Tuesday, 28 July 2009

The Time Warrior

20 Jan 2009, 11:47 pm


The Time Warrior 1:

There's something quietly subversive about the first episode of this story.

Generally speaking, the most successful opening installments follow a similar pattern. A perplexing, or at least mildly explained, situation is taking place. Odd stuff is happening. The Doctor investigates - around the end of the first episode, something happens that offers the semblance of an explanation. Carnival of Monsters is something of a template for this, but it also applies to most of the Dalek or Cyberman stories.

Time Warrior feels likes it going to go down this route - and then it just doesn't. Like Carnival of Monsters we appear to have two seperate, incompatible plot threads. An alien in the middle ages versus disappearing scientists in the modern day. All would suggest we're going to be kept guessing at how the two relate...

And then we're not. We're pretty much ten minutes in when it becomes clear what's happening in this story. The last line of the initial medieval sequence (Linx saying he will get help where it is available) tied in with the next (where a row of modern dress scientists work in the background) could not be more explicit. So given that, where's the hook?

Well, the hook is in quirkiness and characterisation. Very soon after the likeably urbane Stevens we gain the dry and erudite Lynx (or is it Linx? Can't remember...). The direct contrast with the immediately unpleasant and boorish Irongron offers a lot of enjoyment. Both are a touch unusual for a Who villain, one too thick and the other too disinterested, meaning both are pretty amusing. In deed, everything about this story is light and amusing. The Doctor seems at his wittiest here (albeit when we say that, we mean 'for the third Doctor'), Rubeish is oddball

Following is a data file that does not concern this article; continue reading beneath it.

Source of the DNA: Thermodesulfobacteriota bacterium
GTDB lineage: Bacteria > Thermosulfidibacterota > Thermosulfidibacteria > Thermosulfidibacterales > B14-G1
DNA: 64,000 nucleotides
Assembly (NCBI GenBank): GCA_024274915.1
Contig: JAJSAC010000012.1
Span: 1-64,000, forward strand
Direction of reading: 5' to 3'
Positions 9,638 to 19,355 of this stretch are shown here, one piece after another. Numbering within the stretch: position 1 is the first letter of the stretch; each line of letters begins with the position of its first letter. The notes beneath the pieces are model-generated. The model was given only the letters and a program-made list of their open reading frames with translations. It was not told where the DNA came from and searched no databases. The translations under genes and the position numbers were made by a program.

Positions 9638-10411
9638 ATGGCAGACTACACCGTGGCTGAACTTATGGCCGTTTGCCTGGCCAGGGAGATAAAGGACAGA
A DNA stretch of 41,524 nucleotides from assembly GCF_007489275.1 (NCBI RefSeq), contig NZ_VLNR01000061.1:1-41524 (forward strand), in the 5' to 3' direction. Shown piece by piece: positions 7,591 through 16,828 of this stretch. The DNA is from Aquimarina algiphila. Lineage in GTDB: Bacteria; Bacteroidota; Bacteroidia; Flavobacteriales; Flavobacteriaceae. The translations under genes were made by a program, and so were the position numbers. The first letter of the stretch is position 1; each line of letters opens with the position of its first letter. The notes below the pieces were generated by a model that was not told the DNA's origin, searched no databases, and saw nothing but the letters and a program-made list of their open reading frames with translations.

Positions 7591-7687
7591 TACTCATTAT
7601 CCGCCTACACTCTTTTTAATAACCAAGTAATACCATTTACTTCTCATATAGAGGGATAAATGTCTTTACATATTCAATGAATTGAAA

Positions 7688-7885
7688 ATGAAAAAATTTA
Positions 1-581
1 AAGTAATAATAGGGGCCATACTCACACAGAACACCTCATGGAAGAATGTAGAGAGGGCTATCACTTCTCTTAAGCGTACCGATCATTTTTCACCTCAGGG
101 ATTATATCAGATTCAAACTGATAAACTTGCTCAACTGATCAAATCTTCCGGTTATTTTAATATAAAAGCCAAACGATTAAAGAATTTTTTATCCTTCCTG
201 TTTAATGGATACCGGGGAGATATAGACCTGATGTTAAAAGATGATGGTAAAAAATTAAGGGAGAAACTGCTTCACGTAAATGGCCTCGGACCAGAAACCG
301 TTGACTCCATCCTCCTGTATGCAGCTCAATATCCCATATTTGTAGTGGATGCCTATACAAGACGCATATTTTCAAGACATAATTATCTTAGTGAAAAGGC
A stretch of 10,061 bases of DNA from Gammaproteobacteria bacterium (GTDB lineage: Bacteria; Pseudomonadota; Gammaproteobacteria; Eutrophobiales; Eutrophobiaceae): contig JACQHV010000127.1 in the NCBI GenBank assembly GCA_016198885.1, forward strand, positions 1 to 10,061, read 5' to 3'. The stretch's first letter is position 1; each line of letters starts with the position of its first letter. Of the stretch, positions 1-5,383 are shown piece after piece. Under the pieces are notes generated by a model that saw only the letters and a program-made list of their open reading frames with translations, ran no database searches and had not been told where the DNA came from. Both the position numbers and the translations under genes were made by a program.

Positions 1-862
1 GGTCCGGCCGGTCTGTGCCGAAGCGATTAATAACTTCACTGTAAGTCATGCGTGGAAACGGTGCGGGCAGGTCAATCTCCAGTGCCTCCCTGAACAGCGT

without being annoying, and the sequences with Sarah Jane are pleasingly spikey. Much as Jo's early scenes in the Green Death seemed livilier than the traditional companion material, Sarah gets a lot to play with in her earliest scenes, coming over as feisty - almost self-consciously so, as if determined to prove herself strong - with a naive streak. As an opening appearance it is very assured, particularly in her no-nonsense response to time travel (ironically, the only bit where SJS doesn't really hit well is in the slightly unconvincing way the script actually gets her to enter the actual TARDIS). It's also hard not to feel that the banter enervates Pertwee somewhat.

All of this goes to show that the script isn't keeping us engaged through mystery, but an entertaining, playful quality. That's not to say that the plot is bad, it's enjoyable enough, but it takes second place to Holmes enjoying his characters and the use of language.

#780 23 Jan 2009, 11:34 pm


The Time Warrior 2:

After the quirky quality of the last episode, the feeling continues. There's a jokey, almost farcical quality to this episode.

Like the last episode, the Doctor takes an awfully long time to turn up in this one. He's briefly in the reprise, but the opening section of this story is entirely about Sarah. And boy does she grab it by the throat. Rich with dramatic irony, her confident breezing through an incredibly dangerous situation is one of the brightest scenes we've had in the series. The combination of her misplaced certainty and the villain's utter bemusement makes for a lot of fun.